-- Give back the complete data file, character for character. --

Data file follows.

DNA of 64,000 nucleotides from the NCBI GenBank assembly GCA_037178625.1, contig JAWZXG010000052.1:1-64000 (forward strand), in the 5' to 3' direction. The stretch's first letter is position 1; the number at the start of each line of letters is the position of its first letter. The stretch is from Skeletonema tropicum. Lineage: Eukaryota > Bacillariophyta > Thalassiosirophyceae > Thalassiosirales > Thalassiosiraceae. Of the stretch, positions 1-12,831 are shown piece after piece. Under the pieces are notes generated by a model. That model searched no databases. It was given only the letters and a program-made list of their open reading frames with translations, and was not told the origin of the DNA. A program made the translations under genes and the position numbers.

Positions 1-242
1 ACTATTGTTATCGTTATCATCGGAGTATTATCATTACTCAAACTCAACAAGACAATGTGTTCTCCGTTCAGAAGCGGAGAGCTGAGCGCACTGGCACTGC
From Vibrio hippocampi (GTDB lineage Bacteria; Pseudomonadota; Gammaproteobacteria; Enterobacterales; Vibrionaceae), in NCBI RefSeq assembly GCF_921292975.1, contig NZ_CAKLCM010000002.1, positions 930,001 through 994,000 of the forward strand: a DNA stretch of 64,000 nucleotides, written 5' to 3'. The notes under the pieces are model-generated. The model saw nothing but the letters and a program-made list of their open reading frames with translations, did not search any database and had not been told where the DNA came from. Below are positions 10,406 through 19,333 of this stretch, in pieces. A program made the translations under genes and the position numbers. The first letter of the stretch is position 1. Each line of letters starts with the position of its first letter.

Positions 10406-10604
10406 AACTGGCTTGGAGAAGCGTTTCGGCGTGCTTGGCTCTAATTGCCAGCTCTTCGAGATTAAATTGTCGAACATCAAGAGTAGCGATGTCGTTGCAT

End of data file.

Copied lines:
DNA of 64,000 nucleotides from the NCBI GenBank assembly GCA_037178625.1, contig JAWZXG010000052.1:1-64000 (forward strand), in the 5' to 3' direction. The stretch's first letter is position 1; the number at the start of each line of letters is the position of its first letter. The stretch is from Skeletonema tropicum. Lineage: Eukaryota > Bacillariophyta > Thalassiosirophyceae > Thalassiosirales > Thalassiosiraceae. Of the stretch, positions 1-12,831 are shown piece after piece. Under the pieces are notes generated by a model. That model searched no databases. It was given only the letters and a program-made list of their open reading frames with translations, and was not told the origin of the DNA. A program made the translations under genes and the position numbers.

Positions 1-242
1 ACTATTGTTATCGTTATCATCGGAGTATTATCATTACTCAAACTCAACAAGACAATGTGTTCTCCGTTCAGAAGCGGAGAGCTGAGCGCACTGGCACTGC
From Vibrio hippocampi (GTDB lineage Bacteria; Pseudomonadota; Gammaproteobacteria; Enterobacterales; Vibrionaceae), in NCBI RefSeq assembly GCF_921292975.1, contig NZ_CAKLCM010000002.1, positions 930,001 through 994,000 of the forward strand: a DNA stretch of 64,000 nucleotides, written 5' to 3'. The notes under the pieces are model-generated. The model saw nothing but the letters and a program-made list of their open reading frames with translations, did not search any database and had not been told where the DNA came from. Below are positions 10,406 through 19,333 of this stretch, in pieces. A program made the translations under genes and the position numbers. The first letter of the stretch is position 1. Each line of letters starts with the position of its first letter.

Positions 10406-10604
10406 AACTGGCTTGGAGAAGCGTTTCGGCGTGCTTGGCTCTAATTGCCAGCTCTTCGAGATTAAATTGTCGAACATCAAGAGTAGCGATGTCGTTGCAT